The Gingham Dresses

This photo was always displayed in her living room.

This photo was always displayed in her living room.

In my grandparents’ house, a 1950s rambler in Toronto’s Downsview neighborhood, nearly every surface was decorated with photos: children, grandchildren, great-grandchildren; bar and bat mitzvahs, graduations, weddings. One black-and-white photo, though, stood starkly apart: 10 young women, in two rows like a class picture, all wearing the same gingham dresses. I was always captivated by the photo, and inspected it whenever I came to visit. I knew that my grandmother, Judith, was the girl at the top right. In fact, I knew all their names because my grandma wrote them in the margins. I was both fascinated and troubled by Clara, the woman in the middle, the only one wearing a white blouse.

The photograph was taken on May 5, 1945, after Judith and nine women with whom she’d survived Auschwitz were liberated by American soldiers and brought to live in former Nazi headquarters in Schwerin, Germany. The soldiers visited almost daily, bringing food from their own rations. The “girls,” as my grandma called them, slowly gained weight and their hair began to grow back. One of the soldiers, who was Jewish, took extra care of Judith. “He wanted to adopt me,” she liked to say.

One day the soldier asked Judith if he could get her anything special.

“Yes,” she said shyly. “I would love a sewing machine and a little fabric.”

Grandma would explain to me, “You see, Alisha, we only had shmatas to wear.”

The soldier found an old sewing machine and blue-and-white checkered bed sheets from an abandoned SS barracks. Before the war, Grandma had supported her family by working as a seamstress; now she threw herself into the task of making dresses.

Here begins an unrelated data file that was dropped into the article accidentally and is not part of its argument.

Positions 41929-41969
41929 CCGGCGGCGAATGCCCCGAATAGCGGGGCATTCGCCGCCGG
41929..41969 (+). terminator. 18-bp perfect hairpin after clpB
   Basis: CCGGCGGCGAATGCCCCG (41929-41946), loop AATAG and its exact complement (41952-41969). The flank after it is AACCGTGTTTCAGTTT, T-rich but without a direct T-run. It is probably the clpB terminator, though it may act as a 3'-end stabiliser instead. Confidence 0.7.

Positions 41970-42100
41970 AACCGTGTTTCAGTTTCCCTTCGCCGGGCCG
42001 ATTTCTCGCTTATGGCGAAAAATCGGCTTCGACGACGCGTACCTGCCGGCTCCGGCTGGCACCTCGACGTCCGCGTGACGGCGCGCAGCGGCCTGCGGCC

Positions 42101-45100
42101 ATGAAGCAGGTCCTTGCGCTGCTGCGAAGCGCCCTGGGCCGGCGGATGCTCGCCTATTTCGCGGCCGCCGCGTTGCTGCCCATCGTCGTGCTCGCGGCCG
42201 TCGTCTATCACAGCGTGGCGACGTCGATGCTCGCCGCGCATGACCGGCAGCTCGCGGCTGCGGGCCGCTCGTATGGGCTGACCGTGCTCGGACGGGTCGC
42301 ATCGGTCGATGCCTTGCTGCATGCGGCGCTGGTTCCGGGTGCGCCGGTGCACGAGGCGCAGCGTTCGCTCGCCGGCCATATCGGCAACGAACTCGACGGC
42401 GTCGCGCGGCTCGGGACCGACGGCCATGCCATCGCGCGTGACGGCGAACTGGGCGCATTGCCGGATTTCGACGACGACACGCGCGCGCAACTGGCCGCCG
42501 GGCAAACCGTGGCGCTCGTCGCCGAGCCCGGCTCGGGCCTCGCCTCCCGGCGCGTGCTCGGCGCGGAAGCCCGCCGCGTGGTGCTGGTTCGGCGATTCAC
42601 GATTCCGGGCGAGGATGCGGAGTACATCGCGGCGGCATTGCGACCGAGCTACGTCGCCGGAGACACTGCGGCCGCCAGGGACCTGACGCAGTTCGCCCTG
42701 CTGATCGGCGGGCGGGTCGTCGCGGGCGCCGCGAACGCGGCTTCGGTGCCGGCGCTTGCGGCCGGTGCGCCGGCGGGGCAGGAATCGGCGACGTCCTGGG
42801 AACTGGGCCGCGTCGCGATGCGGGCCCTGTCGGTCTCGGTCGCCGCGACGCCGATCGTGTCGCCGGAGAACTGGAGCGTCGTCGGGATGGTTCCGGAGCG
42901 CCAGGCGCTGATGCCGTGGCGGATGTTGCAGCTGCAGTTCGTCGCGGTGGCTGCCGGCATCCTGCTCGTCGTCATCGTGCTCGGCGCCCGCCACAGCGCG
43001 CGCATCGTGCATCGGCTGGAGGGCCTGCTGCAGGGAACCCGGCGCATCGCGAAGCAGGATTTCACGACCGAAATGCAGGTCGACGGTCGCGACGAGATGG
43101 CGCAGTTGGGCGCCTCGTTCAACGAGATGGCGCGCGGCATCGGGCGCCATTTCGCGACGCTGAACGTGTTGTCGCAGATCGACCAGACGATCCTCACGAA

“You see the puffed-up sleeves, mamaleh? How the collars come down into those lovely points?” she once asked me, the photo held up close for my inspection. “See how the pattern runs diagonal here on the breast pockets?” She wanted the dresses to be stylish, she said. I told her that they were, that they looked like something a ladies’ folk-singing group might buy at the Hudson’s Bay Company.

“Was the girl in the white blouse the leader of the group?” I remember asking.

 “No,” Grandma said, laughing. “The poor soul arrived late and there wasn’t enough material!”

Today is my grandmother’s yahrzeit, marking one year since her death. In memoriam, I find myself studying this photo, this photo in which my grandma is exactly my age. I long to hear her animated voice telling me about the “girls,” the predictable pauses she used for emphasis, the way she brushed over her pain with calm cordiality.

Suddenly I yearn for every particular. Why did Clara arrive in Schwerin late, Grandma? Did you stay in touch with these women? Did they scatter across the globe? Are any of them still alive? Do they have granddaughters?

What was the name of the soldier? Did you ever contact him after you left Schwerin? Grandma, what was it like to cut up Nazis’ bed sheets? To wear fabric on which monsters had sweated and slept? What was all of it like?

When we used to look at this photograph together, side-by-side at the kitchen table, my grandma would tell me, “On this day, mamaleh, we began to be humans.”  

Alisha Kaplan is a poet and short story writer whose work has appeared in Carousel, The New Quarterly, Branch, The Irish Literary Review, and elsewhere. A native of Toronto, she now lives in Brooklyn.